I tried the above code with ActivePerl 5.8.8 build 820 on Windows XP SP2 and with Perl 5.8.0 on Red Hat Enterprise Linux kernel 2.4.21 (i'm not sure which version of RHEL exactly it is). The results were the same.

Thanks in advance for any help.

Comment on Sorting according to locale collation
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Re: Sorting according to locale collation
by Krambambuli (Deacon) on Apr 22, 2007 at 11:54 UTC
    'locale' is almost entirely dependent on the underlying OS, and then further on the libs and installed modules. Have a look on your perllocale manual to check how to tackle.

    I think you might do 2 things to go on:

    1) Check what locale settings are installed/available to you in the working environment (perllocale suggests a number of ways to do that)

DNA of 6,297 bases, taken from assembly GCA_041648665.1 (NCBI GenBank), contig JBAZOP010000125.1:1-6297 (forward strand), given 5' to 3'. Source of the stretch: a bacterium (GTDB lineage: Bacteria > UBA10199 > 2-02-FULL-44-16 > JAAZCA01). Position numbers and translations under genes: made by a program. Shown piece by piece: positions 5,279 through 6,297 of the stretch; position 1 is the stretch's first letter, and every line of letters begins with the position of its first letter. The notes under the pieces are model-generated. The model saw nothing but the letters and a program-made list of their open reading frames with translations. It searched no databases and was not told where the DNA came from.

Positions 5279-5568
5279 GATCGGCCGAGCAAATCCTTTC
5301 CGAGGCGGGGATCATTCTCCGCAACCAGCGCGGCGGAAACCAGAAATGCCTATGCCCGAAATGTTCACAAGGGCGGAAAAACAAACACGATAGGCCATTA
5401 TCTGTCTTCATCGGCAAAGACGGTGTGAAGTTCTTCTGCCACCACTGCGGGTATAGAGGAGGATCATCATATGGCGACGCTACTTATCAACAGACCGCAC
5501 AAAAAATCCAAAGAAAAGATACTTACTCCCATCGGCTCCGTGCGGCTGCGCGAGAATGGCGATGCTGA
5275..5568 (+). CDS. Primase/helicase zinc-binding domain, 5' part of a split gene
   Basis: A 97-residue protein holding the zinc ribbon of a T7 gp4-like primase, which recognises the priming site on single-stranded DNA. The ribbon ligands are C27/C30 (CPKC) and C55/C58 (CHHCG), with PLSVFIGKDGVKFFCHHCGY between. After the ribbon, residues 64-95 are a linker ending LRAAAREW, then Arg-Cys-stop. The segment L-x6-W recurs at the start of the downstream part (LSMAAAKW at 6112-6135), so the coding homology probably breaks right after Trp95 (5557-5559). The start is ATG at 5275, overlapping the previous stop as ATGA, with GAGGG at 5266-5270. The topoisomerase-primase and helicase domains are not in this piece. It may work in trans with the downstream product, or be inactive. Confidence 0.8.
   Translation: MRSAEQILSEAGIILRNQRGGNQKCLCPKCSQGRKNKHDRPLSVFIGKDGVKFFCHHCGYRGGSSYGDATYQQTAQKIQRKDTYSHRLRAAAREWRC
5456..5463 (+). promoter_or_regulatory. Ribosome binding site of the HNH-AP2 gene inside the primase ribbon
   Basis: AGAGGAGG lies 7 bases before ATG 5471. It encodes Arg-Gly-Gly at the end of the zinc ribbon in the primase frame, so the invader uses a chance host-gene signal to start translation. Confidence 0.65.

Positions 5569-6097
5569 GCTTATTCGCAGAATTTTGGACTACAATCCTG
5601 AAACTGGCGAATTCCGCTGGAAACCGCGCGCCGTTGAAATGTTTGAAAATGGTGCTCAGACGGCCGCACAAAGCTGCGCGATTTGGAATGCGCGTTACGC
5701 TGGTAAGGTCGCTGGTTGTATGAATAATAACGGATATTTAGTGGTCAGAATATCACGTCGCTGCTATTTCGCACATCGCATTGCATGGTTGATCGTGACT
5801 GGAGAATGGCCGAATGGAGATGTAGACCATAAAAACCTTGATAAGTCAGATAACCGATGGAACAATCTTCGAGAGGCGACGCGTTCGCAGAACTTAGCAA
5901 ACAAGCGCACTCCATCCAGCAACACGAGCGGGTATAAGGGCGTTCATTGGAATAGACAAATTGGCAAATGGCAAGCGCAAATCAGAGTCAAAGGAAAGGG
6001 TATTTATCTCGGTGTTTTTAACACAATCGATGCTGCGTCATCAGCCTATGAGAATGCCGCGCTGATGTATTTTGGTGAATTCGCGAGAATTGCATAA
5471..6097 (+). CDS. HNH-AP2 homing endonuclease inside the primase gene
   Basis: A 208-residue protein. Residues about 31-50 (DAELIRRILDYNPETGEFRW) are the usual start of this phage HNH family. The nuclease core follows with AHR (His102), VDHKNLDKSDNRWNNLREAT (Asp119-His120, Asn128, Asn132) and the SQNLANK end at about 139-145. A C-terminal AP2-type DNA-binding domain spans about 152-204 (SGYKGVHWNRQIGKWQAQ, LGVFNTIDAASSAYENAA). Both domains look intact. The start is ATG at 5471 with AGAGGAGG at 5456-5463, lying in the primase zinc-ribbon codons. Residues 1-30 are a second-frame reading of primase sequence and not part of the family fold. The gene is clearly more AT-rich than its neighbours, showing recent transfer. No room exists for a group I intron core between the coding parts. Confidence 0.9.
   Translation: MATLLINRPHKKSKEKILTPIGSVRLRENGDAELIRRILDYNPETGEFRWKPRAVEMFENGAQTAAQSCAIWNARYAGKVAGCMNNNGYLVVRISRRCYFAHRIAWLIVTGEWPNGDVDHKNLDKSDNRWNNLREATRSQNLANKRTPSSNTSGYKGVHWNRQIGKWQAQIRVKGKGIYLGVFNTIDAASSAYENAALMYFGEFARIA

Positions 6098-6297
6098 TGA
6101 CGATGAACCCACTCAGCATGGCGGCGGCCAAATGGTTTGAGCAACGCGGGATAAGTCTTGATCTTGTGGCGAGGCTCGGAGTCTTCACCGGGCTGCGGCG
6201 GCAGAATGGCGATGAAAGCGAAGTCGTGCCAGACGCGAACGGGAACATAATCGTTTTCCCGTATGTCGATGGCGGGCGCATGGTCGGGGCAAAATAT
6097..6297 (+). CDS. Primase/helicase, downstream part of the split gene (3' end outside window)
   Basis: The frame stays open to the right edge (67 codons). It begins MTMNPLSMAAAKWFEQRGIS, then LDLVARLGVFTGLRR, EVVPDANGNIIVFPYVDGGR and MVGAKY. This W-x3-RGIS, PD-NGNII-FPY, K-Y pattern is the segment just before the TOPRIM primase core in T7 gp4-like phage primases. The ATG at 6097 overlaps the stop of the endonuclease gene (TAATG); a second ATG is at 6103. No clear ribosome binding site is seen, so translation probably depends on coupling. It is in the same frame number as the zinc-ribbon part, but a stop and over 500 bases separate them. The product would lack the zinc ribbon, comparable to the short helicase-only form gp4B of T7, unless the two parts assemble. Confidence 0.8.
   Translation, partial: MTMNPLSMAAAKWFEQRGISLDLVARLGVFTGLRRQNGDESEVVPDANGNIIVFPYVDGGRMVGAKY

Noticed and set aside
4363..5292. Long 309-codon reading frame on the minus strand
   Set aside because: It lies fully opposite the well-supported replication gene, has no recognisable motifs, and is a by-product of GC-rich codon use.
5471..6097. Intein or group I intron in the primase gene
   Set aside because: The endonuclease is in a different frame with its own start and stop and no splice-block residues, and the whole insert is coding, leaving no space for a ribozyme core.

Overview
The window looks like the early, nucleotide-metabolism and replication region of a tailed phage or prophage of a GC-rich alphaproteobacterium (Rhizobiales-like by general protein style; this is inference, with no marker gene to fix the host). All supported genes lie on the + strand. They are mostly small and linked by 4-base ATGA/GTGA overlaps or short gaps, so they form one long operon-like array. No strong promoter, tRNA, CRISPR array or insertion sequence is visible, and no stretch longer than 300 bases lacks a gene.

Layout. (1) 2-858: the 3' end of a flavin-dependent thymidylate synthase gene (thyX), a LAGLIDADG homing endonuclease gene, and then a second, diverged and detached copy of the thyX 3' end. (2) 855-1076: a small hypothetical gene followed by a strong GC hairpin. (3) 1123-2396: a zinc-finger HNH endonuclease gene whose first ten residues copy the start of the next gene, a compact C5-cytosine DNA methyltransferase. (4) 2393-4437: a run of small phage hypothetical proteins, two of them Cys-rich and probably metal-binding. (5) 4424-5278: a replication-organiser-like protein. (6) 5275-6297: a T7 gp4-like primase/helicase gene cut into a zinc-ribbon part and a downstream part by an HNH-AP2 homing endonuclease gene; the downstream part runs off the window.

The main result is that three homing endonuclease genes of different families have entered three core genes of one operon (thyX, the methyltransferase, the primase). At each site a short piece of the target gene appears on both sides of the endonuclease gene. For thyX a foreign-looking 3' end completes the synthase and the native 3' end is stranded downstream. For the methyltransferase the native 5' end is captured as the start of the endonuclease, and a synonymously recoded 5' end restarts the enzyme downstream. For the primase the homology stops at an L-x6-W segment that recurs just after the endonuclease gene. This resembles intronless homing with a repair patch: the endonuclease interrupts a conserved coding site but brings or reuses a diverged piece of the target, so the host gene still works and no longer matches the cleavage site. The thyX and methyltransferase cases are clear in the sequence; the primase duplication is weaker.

2) Once you made sure the locale you want to use is available, go ahead with your code, but always do check also that the setting was successfull:
    ... my $loc = setlocale( LC_ALL, 'lt'); die 'Could not switch to locale "lt"!' if $loc ne 'lt'; ....
      Check what locale settings are installed/available to you in the working environment (perllocale suggests a number of ways to do that)

      I tried `locale -a' on Linux, and found out that it doesn't have 'lt', but it does have lt_LT, which should be the same. (It also has 'lithuanian' ... Is it a standard in Unix or some GNU extension?)

      Anyway, i tried running this:

      use strict; use warnings; use locale; use POSIX; my $loc = setlocale(LC_ALL, 'lt'); if (defined $loc) { print "loc is defined\n"; print "loc value: *$loc*\n"; } else { print "loc is undefined\n"; } my @sorttest = qw(ia ib ic ya yb yc); for (sort @sorttest) { print "$_\n"; }

      When i try 'lt_LT', $loc is 'lt_LT'. When i try 'lt', $loc is undefined, so i must be in the right direction.

      However, the sorting still doesn't work as i would expect Can it really be a bug in Linux?